We have two weekly chats, called our Coffeehouse Chats! Our first one is Tuesday at 7:00pm EST in our Slack channel, and our other is Thursdays at Noon EST on our forums in the shoutbox on the main page. Both of these chats feature writers talking about writing, usually with a central topic. As with the above, these chats are open to both members and non-members, though you must be registered for the forums.

Member Spotlight: Gre7g Luterman

Gre7g Luterman is an author with Thurston Howl Publications that’s been writing since the late 70s. We get a chance to speak with him a bit about his writing.

 

Tell us about your most recent project (written or published). What inspired it?

I just had two books come out this past month: Fair Trade which is the conclusion to the Kanti Cycle trilogy, and Reaper’s Lottery which is my first SciFi murder mystery. The mystery has been an incredibly challenging project and I spent two years bringing it from conception to conclusion, finally publishing the seventh version of the story, if you can believe that!

Science fiction is a wonderful thing to write. You take our known universe and tweak one little thing or set up a scenario we aren’t familiar with and then follow the changes through, seeing how it affects each aspect of the characters’ lives. If the krakun tricked the geroo into working as their slaves, how would that impact the geroo’s religious beliefs? If the geroo live on a spaceship where the number of crew isn’t allowed to increase, would that lead to euthanasia and a lottery for selecting who gets to be parents next? If there was never an unwanted pregnancy, how would that change the culture?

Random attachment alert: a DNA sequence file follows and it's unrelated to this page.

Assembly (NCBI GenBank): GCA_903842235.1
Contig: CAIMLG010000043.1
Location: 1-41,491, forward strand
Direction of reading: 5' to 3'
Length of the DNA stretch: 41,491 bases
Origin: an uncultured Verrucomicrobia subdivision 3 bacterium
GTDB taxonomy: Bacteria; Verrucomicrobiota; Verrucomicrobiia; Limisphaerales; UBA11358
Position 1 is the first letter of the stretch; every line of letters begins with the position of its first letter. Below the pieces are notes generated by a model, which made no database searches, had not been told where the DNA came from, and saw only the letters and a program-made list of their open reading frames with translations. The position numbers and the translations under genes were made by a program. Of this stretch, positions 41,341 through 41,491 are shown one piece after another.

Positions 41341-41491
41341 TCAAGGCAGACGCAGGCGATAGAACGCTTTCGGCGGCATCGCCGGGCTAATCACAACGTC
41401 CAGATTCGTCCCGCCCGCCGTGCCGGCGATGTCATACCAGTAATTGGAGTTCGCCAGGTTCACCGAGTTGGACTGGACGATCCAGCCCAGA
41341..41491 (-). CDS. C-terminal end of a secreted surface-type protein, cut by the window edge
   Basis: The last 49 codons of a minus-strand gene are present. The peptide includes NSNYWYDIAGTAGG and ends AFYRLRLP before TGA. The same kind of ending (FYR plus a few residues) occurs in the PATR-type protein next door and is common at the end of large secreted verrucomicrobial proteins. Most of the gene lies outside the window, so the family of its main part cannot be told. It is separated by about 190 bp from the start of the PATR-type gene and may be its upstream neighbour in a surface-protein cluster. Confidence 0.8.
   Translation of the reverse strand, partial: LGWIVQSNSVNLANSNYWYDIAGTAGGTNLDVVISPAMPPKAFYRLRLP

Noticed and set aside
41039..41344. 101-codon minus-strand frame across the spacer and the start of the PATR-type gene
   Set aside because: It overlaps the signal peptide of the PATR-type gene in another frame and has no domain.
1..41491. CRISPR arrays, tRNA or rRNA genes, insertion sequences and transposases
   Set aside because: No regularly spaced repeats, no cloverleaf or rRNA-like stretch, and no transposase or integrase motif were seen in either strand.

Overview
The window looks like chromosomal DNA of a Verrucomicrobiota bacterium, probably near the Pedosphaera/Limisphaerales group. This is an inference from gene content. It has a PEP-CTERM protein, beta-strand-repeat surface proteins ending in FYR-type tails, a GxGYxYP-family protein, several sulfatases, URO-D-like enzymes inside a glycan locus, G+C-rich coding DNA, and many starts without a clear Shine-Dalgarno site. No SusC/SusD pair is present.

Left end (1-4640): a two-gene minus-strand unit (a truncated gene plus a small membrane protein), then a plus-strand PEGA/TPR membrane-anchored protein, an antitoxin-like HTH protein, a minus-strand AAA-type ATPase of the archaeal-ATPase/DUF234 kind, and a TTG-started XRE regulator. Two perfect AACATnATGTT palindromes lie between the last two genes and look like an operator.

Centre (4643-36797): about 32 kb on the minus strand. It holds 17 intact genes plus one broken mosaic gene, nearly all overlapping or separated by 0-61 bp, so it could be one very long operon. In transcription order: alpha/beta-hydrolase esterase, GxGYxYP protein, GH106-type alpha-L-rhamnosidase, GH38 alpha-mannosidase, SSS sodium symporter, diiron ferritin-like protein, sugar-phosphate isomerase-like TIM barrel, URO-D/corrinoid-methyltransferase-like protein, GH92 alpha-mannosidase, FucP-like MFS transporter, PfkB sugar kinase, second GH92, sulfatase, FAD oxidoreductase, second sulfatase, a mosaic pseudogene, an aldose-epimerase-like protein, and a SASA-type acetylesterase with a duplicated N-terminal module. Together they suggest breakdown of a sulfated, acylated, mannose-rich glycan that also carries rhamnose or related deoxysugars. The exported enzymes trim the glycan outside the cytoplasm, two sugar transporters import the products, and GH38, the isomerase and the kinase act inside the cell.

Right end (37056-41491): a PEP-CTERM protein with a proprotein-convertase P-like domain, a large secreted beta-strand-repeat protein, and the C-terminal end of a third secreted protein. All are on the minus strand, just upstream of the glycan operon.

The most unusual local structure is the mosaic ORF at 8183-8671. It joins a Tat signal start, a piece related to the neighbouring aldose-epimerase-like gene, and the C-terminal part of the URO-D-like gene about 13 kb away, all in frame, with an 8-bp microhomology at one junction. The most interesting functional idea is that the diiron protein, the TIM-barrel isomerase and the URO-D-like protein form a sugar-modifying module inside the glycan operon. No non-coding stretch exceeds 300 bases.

And then taking this to the next step of making it a murder mystery, you get to ask questions like, With so much inequity, who would be pushed to murder? Why would they kill? Who would they kill? And what would they hope to accomplish by killing? This is great fun for the writer and, without a doubt, it translates into a really fun ride for the reader as well.

 

What’s your writing process like? Are you a “pantser,” an outliner, or something in between? How do you find that this helps and/or hurts your writing style?

I am the epitome of the pantser! I never have any idea where a story is headed until it gets there. Oh, I’ve tried to outline where the story must be going but, as soon as I do, the story will immediately turn in a different direction. If I try to force it to where I’ve outlined then the final story will not be a fun read.

My writing process is to make a new character and write a few scenes for him/er, try to find out what is interesting about them, why the reader should like them, should care about what happens to them. I toss a complication into their life and rely on my intuition as to whether there is a whole story there. Since I don’t know where it’s headed, I have to rely on gut feel.

Then I let them wander. I let them build a support network of people who care, who try to help them cope and overcome. I don’t worry about whether they’re going the right direction or not. Then, eventually, I’ll round that final bend and see the destination. Aha! So, that’s where this was going all along.